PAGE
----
Part 1: I would recommend an out-and-back 13 1/2 mile trek. A little less than half is fairly strenuous, either up or downhill. For the most part you are in for a nice walk, with lots of ruin sites. The most famous is probably the "Saddlehorn" site. Allow a long day for this hike. From the well marked trailhead, head uphill, north on the slickrock. Stay right at all junctions for 3.8 miles, then head left and steeply uphill. At the top is a reward of a large pueblo site.
Part 2: I also really enjoy bicycling this one. It's a lot flatter, but challenging. Same as the start on Part 1, then you will turn left at 1.9 miles on East Rock Trail. At 2.8 miles, turn right on single-track. At 5 1/2 miles pass a trail on the left. At 6 miles turn right on West Rock Trail. At 10.2 miles, turn right, back onto East Rock Trail, if you haven't messed up. Then in just a tenth of a mile, cross an old 4WD road, and the trail bears left. At 11.2 miles the trail is marked across slickrock with cairns. At 11.6 miles, turn right and you will back on the main trail and to your vehicle, for a loop of just short of twelve miles.
If you are undecided on your ability, the second trail is easier. It also features a natural arch in the east fork of Rock Canyon. Both trails are great for ruins, if you want to climb around in the canyon on part 2. Part one is easy access ruin sights.
Good sites are "A Day Hike in Sand Canyon", at www.anasaziadventure.com, in PDF and www.utahtrails.com/Colorado pages/SandCanyon.html.

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"DANCING ROCKS (The Racetrack Playa)"

While you will never see them dance, these dolomite rocks obviously do so (as pictured). The "Racetrack" is in a most remote area of the remote Death Valley National Park (fee area), but is worth the effort for a visit. With this dry lake bed being almost perfectly flat, scientists wonder how the thousands of rocks make their trails. So they set up cameras and much other sophisticated equipment. No one has yet to catch the little boogers moving. Many theories exist, with none proven. Although this is not technically a "hike", the playa is large enough (almost 3 miles long by 1 1/2 miles wide) to put several miles on your boots. Or, alternatively, park anywhere south of "Teakettle Junction", which is 7 miles from the playa, to extend your walk.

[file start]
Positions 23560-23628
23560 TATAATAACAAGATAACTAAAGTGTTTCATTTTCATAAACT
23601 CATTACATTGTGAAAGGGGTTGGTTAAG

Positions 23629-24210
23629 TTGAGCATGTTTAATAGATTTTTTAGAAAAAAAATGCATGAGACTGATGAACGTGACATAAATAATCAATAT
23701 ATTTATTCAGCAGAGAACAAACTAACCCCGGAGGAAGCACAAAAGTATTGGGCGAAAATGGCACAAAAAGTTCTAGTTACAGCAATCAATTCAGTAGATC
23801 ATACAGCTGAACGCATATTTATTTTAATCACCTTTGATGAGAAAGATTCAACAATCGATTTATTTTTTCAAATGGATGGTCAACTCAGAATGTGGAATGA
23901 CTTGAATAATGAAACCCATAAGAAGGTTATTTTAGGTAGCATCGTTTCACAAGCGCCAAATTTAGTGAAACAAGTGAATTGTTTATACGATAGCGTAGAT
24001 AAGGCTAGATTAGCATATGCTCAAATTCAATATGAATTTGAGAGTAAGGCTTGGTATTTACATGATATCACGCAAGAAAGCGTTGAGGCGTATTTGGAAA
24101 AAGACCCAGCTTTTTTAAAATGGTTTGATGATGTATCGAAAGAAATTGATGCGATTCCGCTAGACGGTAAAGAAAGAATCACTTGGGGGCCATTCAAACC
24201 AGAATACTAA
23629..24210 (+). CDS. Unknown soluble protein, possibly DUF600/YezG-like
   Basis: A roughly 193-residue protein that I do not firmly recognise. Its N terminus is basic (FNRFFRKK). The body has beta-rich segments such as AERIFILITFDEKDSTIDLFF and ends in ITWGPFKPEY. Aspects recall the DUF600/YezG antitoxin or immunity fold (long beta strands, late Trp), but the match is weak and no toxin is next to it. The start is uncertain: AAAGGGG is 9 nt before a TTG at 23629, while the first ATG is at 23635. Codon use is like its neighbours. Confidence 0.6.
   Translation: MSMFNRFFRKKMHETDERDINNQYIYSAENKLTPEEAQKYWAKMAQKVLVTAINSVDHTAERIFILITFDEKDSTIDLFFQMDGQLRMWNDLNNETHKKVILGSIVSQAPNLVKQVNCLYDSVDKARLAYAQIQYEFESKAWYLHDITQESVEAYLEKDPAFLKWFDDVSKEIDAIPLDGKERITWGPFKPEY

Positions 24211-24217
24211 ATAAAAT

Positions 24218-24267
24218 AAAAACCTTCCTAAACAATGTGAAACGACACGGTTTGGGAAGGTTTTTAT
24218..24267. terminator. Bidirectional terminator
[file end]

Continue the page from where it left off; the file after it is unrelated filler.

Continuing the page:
There are no services in this remote area. Stay hydrated! Bicycles are not allowed on the playa. No one is allowed there when it's wet. You can't get there through the "duck poop" anyway, when it's wet.
Death Valley is a neater park than one might think. With many different micro-climates and elevation ranges of -282 to +11049 feet, the scenery is quite diverse.
To get to the "Racetrack" head for Ubehebe Crater, which is 8 miles SE of Scotty's Castle Visitor Center in the National Park. From the crater it is 27 miles of dirt road to the playa. Bear right at Teakettle Junction for the final 7 miles.